The nice thing about this step is that it means creating allies – people who know you no longer believe but are okay with it, and supportive even if they don’t completely understand.
Step 3: Coming out in your life
Then there is actually contacting local atheist groups and living life as an atheist. This means stopping going to church, stopping pretending, and instead living life fully and genuinely. It means being real.
When I got a new doctor a year ago, I had to fill out an information form. One thing it asked was “religion.” Without hesitation or fear, without second thoughts or dissembling, I wrote “atheist.” Something as simple as that can be freeing.
Meeting other atheists, through the Secular Student Alliance and other groups, was also part of this process. It means knowing you’re not alone, knowing that others have been through similar experiences. It means knowing it’s not just you.
Step 4: Coming out to highly religious relatives
The last step is coming out as an atheist to relatives or old family friends you know won’t be okay with your unbelief. The difficulty behind this step is that it means almost certain rejection, and it also means causing people you love a great deal of pain and likely going through a great deal of pain yourself. While the first three steps can each be empowering, this step is simply hard.
In many ways this step is like ripping off a band-aid. Sometimes it’s best to just get it over with for once and for all, and waiting around and contemplating it beforehand only makes it worse. Furthermore, some may hold that this is a step that should be taken out of principle, and if relatives want to cut them off, so be it, their loss. In some ways, I envy that resolve.
For others, though, this step is something to be put off, for whatever reason. Sometimes it’s a desire not to bring unneeded pain to aging relatives. Sometimes, especially for those with childhoods especially enmeshed with their parents, it’s a desire to grow stronger and more independent before making this step.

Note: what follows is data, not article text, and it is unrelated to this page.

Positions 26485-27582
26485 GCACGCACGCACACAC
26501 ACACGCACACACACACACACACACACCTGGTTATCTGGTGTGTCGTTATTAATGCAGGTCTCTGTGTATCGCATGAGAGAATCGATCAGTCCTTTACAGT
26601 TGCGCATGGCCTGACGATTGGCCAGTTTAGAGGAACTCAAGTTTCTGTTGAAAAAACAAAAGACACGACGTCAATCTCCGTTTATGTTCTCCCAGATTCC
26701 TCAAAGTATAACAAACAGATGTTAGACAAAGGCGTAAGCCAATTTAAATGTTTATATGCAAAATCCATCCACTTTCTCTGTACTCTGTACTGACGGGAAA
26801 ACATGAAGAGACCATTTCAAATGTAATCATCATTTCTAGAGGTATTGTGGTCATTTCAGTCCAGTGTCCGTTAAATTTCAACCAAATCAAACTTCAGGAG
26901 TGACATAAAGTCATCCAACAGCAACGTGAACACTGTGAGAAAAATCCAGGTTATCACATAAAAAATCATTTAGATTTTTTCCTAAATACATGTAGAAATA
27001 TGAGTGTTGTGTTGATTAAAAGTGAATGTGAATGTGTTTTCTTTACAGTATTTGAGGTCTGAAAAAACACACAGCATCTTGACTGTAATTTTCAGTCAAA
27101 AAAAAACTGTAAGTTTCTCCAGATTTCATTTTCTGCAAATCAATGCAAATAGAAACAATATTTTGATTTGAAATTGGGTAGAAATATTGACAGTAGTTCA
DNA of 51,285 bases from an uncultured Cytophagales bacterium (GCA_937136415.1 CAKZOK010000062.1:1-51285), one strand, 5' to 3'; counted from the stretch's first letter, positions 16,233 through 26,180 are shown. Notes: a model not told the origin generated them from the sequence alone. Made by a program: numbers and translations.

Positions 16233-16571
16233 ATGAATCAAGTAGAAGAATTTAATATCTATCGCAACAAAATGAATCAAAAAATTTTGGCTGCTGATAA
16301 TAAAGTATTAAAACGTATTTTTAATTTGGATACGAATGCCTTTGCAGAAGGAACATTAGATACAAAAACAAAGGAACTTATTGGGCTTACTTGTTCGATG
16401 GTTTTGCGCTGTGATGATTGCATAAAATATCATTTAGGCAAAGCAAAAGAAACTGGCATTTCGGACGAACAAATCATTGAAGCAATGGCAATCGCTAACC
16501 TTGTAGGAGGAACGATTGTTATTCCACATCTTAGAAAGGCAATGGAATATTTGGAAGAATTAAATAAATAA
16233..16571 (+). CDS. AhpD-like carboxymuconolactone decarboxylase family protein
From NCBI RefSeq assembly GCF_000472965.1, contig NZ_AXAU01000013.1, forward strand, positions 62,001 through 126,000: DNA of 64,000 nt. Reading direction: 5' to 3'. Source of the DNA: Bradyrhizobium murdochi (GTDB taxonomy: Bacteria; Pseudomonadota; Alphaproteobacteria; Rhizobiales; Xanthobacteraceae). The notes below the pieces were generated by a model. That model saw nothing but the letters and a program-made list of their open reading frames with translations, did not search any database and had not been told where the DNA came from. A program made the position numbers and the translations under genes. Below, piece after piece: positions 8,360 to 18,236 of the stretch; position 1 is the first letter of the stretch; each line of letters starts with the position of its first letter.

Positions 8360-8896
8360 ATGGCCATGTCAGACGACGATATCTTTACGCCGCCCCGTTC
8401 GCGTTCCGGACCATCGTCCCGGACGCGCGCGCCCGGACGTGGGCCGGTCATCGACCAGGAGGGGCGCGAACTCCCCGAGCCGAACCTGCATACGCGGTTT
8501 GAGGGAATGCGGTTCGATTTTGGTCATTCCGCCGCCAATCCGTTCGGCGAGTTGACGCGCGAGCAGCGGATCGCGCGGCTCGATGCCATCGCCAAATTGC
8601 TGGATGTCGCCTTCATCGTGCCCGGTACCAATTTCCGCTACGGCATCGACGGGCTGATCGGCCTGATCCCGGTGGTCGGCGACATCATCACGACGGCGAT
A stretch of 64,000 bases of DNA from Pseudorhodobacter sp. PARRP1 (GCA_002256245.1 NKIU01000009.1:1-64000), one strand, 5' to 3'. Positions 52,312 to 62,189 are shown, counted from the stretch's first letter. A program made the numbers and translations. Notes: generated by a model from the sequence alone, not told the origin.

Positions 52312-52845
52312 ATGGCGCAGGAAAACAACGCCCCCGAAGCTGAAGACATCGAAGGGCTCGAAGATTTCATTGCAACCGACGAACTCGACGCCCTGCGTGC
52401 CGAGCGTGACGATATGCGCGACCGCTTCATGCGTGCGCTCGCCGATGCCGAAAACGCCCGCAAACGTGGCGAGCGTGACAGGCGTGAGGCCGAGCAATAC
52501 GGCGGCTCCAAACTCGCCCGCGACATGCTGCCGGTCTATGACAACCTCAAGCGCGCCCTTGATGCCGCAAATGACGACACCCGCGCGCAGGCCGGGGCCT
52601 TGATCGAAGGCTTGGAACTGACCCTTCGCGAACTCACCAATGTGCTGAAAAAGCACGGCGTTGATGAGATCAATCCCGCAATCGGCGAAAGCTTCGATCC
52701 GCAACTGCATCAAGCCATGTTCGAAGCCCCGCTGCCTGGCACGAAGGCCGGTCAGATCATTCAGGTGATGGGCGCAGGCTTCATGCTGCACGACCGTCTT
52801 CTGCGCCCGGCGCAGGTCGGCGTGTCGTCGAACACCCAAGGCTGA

Some may even decide taking this step isn’t strictly necessary. There’s no rule saying you have to tell your relatives everything you think and believe, after all, and the best policy may in some cases be a moratorium on discussing things like religion or politics. When you live in a different city or even state, it can sometimes be possible to simply hide certain parts of your life, to leave things unsaid and unspoken.
I think it should be clear by now why I say that coming out as an atheist is a journey rather than an event. For me personally, it’s a journey that is still unfolding, and I’m sure I’m not alone in this. Someday it will be a journey completed.
For those raised in secular families, or families where religion played a minimal role, this entire discussion probably seems strange. It may be hard to understand the difficulties an atheist from a highly religious background may face when coming out.
I do think, though, that it’s important to emphasize that each person’s journey will be different, and that that’s a good thing. Every individual person is different, after all, and everyone’s circumstances differ as well.
Wherever you are, I wish you well on your journeys.